We got a question today asking about the name of the food container used traditionally in Sri Lanka to take meals to the Buddhist Temple. The monks in the Buddhist Temples get their morning meal and lunch from their devotees in the same community. Traditionally, these meals are brought to the temple in a particular container that can store the curries in separate compartments.
Usually, there are few monks living in a Temple who are mainly engaged in religious activities. “The villagers” provide meals to the temple and the food is prepared with lots of respect.
A typical Sri Lankan meal usually contains rice and curry. Usually, the amount of rice eaten is more than the curries. Hence, there is a big single container for rice. In my experience, this can be a plastic basket that can be closed with a lid.
The one which is used to bring curries, sambals, and salads to the temple is a Tiffin Carrier. A tiffin carrier is a kind of lunch box that is widely used in Asian countries. The meal in Asian countries can have several components and it is particularly important to have this type of compartmentalized container to securely carry a meal to a person or more.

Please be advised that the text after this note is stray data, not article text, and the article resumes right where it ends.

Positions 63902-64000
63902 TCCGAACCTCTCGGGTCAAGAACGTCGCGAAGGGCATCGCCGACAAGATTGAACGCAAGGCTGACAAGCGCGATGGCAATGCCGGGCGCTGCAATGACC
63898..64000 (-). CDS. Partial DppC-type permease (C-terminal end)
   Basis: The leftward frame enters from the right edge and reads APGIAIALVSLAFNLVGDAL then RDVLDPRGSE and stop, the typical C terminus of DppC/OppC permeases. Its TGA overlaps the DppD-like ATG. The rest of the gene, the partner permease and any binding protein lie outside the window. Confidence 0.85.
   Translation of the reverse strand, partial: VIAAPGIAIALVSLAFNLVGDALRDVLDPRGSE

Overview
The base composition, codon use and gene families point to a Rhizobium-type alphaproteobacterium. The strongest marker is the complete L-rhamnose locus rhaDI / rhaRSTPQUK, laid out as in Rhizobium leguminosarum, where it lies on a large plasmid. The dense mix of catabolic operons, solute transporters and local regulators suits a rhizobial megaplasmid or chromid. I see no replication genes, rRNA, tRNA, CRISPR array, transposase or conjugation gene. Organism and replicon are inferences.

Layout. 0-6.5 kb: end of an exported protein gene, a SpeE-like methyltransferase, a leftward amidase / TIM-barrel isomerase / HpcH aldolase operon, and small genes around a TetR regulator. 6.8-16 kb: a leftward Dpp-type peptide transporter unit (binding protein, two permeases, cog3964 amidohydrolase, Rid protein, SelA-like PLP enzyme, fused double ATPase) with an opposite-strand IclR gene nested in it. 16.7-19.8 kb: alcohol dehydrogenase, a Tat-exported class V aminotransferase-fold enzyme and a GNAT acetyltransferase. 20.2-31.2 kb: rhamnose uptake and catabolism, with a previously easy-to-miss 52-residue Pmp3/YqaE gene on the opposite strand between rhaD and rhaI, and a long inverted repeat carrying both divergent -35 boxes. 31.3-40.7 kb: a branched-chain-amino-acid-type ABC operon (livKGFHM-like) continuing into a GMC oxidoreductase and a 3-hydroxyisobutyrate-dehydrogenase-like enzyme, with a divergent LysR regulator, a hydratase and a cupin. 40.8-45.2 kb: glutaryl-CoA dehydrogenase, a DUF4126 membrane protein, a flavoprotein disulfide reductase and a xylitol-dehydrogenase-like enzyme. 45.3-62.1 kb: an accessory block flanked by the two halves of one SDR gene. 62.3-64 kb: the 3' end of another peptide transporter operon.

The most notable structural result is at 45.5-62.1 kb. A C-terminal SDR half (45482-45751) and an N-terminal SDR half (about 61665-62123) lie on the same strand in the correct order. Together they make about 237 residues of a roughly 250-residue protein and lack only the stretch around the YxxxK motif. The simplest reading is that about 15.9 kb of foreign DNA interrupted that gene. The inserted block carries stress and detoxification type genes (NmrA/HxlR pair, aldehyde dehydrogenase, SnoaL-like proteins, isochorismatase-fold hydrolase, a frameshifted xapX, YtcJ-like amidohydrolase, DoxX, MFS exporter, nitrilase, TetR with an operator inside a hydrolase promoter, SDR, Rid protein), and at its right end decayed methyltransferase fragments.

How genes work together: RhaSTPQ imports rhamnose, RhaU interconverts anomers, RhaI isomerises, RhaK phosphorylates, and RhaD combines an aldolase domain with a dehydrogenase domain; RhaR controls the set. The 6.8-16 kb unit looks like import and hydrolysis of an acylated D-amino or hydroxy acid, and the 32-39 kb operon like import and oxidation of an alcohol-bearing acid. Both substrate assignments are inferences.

The compartments are stacked together vertically in several tiers. The common material used to make these tiffin carriers are steel and aluminum. Sometimes, the lowest tier has a bigger container that can be used for rice.
To answer the question asked by our reader, the Tiffin Carrier is called “Dan Adakkuwa – දන් අඩක්කුව” in Sinhala. However, in day-to-day use, it is also called “Dane set eka– දානේ සෙට් එක”.
Internationally, Tiffin carriers are used to carry lunch. The popular Dabbawalas in Mumbai, India usually these containers to carry lunch to office workers. Dabbawalas are people who collect lunch from office workers’ houses and deliver them to their workplace. Hence, in India, the tiffin carrier is called dabbas.